Strategy is a framework within which decisions are made, which influences the nature and direction of the business. Strategy directs organizations as they make plans, marshal resources and make day-to-day decisions. It is imperative that strategy is clear, concise and congruent. Otherwise organizations and people can be efficiently headed the wrong way. Companies lacking a clear, memorable, embraced strategy struggle with implementation, thwart tactical execution and blunt their effectiveness. Take prudence to avoid these five barriers to implementing strategic direction.
Barrier 1 – Strategy that is too lofty and non-pragmatic: Many times, the strategic direction sounds good on paper but it is way too lofty. It is not pragmatic. A direction that is not pragmatic will not move people to action. Vision is a compelling picture of a future state that inspires people to perform. Strategic direction needs to be wrapped into that vision so that it gets off of the paper, off of the posters and out into the trenches where people work. This will start the process of getting the desired results. It is the direction, not intentions, that determines your organization’s ultimate destiny.
Barrier 2 – Overly focused on immediacy: Because of the incredibly fast pace of business in today’s world, it is easy for leaders to get preoccupied with the immediate and urgent things that are in front of them and lose sight of their main outcomes and objectives. Like the story of the little boy trying to put his finger in the dike, leaders can get caught up in moving from one emergency to the next, to the next, to the next. The immediacy of the next report or the next meeting keeps leaders from making sure that they pull back and stay focused on where they want to go. A strong strategy provides the framework for effective decisions.
Barrier 3 – Doing what we like to do: The third barrier that keeps leaders from implementing strategic direction is the trap of getting wrapped up in doing the things leaders like to do instead of the things the strategic direction is calling for. Think of it this way, if the strategic direction could talk, what would it be asking to be done today? The answer to this question will determine decisions, establish proper priorities and clarify the next appropriate step to take. Leaders should only be focused on task no one else can do. If someone else can do the task, delegate it, monitor the outcomes, make appropriate corrections and celebrate progress.
Barrier 4 – Lack of congruency at the top and commitment from the middle: It is important to have buy-in from the middle. Many postulate that leadership starts at the top maintaining that what is at the top is what filters down. There is certainly truth contained in that axiom. However, if there is not buy-in at the middle level of leadership, the implementation of the direction will be thwarted and ultimately blocked. It is important to have congruence at the top, so as a senior leadership group, there is a clarion message that is common to all top leaders. Otherwise, mixed messages will be sent. When there is a commitment at the middle level with congruency from the top, the lower level of leadership will help catapult strategy into success.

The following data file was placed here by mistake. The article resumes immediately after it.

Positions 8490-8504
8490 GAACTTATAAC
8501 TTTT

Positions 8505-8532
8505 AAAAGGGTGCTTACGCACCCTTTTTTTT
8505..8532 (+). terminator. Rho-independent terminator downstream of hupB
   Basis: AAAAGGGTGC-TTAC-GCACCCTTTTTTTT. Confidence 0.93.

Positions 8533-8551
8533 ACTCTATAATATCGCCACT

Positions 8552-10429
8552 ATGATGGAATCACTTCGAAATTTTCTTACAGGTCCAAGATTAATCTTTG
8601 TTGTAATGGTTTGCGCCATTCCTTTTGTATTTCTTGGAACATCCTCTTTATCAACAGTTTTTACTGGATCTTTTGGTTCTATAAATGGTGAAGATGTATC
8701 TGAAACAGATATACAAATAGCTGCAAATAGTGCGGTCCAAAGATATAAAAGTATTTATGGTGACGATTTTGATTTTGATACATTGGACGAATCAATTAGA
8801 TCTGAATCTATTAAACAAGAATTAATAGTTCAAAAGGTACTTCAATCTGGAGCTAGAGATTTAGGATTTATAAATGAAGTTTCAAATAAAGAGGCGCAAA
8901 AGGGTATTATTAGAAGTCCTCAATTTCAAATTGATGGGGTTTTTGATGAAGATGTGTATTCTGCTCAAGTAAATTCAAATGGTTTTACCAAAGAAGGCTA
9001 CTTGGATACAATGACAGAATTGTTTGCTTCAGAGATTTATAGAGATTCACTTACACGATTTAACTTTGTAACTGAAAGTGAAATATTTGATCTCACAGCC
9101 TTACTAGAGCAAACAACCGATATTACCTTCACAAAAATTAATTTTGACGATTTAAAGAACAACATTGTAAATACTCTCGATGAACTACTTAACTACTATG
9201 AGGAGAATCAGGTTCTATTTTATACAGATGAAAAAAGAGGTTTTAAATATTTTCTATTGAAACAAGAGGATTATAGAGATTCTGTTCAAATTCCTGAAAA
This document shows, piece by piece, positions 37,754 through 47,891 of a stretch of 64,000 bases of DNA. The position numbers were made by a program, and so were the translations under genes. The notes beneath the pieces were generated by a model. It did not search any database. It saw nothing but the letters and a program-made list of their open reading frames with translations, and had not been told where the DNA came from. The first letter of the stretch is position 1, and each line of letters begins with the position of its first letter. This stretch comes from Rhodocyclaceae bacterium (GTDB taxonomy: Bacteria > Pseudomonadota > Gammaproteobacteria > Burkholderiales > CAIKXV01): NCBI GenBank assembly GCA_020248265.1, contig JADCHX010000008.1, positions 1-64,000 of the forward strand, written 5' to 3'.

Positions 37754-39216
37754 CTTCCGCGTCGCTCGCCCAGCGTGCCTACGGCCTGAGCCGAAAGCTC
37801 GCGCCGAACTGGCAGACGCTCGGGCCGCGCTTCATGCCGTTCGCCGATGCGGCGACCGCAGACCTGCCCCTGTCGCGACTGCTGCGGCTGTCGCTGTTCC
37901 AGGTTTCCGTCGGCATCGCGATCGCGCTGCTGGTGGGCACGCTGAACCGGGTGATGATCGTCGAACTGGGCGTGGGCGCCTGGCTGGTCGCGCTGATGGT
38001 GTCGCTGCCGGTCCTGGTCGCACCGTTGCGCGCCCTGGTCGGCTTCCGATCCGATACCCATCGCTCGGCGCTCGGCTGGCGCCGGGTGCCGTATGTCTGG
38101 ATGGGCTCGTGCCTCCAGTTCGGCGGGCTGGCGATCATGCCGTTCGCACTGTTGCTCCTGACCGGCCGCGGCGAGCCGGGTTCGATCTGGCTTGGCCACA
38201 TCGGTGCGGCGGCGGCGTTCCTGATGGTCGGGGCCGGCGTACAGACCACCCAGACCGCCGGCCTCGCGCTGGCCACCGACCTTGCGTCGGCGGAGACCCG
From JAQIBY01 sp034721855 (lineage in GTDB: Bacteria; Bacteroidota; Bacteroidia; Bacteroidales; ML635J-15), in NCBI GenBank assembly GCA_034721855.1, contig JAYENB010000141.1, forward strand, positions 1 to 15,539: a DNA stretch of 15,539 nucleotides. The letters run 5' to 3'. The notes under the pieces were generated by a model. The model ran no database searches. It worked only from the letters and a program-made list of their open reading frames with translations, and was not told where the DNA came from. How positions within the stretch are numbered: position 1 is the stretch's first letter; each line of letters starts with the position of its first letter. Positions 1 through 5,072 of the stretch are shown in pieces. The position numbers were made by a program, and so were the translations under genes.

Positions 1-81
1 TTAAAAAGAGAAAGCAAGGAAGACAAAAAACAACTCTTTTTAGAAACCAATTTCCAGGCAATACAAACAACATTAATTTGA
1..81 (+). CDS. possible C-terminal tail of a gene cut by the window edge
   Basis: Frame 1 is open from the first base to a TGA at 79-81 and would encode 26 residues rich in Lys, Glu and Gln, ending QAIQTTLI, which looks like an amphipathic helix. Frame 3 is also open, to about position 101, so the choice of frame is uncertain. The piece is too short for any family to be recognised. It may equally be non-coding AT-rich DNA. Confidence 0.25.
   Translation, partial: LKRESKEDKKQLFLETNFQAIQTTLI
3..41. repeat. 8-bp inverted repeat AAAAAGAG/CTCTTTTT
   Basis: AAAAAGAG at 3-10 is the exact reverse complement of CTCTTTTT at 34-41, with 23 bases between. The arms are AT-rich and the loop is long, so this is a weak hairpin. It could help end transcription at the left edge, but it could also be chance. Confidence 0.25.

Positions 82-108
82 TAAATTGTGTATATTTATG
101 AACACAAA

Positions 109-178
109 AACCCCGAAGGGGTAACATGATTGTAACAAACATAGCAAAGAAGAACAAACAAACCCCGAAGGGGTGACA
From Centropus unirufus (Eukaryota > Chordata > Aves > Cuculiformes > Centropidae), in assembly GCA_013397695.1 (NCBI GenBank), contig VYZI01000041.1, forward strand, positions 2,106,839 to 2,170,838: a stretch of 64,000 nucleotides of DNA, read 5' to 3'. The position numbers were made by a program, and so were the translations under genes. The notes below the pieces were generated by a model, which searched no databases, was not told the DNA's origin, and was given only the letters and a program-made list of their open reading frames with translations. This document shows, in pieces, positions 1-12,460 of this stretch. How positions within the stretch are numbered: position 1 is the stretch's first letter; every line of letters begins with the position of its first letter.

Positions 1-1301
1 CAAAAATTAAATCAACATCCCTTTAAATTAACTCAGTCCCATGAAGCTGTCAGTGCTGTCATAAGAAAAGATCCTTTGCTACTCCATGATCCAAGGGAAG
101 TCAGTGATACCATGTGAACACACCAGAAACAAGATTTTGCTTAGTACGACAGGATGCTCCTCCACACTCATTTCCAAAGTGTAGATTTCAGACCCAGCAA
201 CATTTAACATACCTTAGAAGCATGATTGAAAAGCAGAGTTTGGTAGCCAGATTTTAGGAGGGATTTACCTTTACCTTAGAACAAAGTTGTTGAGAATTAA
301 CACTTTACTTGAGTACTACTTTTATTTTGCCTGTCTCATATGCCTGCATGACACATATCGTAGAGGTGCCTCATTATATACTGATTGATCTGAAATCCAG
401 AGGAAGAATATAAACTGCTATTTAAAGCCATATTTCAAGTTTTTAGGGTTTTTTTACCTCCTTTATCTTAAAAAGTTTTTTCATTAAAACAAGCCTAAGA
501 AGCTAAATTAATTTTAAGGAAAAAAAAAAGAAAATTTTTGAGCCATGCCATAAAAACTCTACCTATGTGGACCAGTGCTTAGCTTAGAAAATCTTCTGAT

Barrier 5 – Not reviewing often enough: The last barrier that impairs consistent implementation is caused simply by not revisiting the strategy consistently. The consequence of this lack of continual review results in a loss of focus, creating the calamity of operating in a dense fog. If strategic direction is not kept front and center, the forward driving force of the implementation is forfeited. Organizations and people move towards what they are focused on. Without this regular focus on strategic direction, efficient and effective implementation is impeded, if not stopped altogether.
Strategy implementation can be a long process. To implement strategic direction, first pinpoint clear messaging that is vibrant, specific and memorable. If implementation is going to be embraced and enacted, marketing your message internally to your team to facilitate buy-in from top to bottom is a critical necessity. Secondly, identify tangible milestones. Have definable indicators of the targeted results of each step of implementation and build in accountability measures for each milestone.
Thirdly, capture memories along the way to record the progress from where you started to where you are now. Many parents periodically make a mark on a chart or behind a door capturing the growth history of their children because it’s so easy to miss both the subtle and the dramatic development of each child. In the same way, keep a memory chart of steps, set-backs and victories throughout the process as a reminder of the progress you have made. Looking back at successes brings hope as you move through the challenges of the future.
David Waits, founder of Waits Consulting Group, Inc., is a highly sought after consultant, speaker and author. As a proven expert in developing powerful initiatives that revolutionize culture, David helps his clients create a thriving organizational environment that facilitates rapid growth, innovative development and on-going profitability. He has worked with clients in all 50 states, including Quest Diagnostics, General Dynamics, Major League Baseball, Walmart, Walt Disney World and numerous other world-class organizations. For more information, visit www.DavidWaits.com.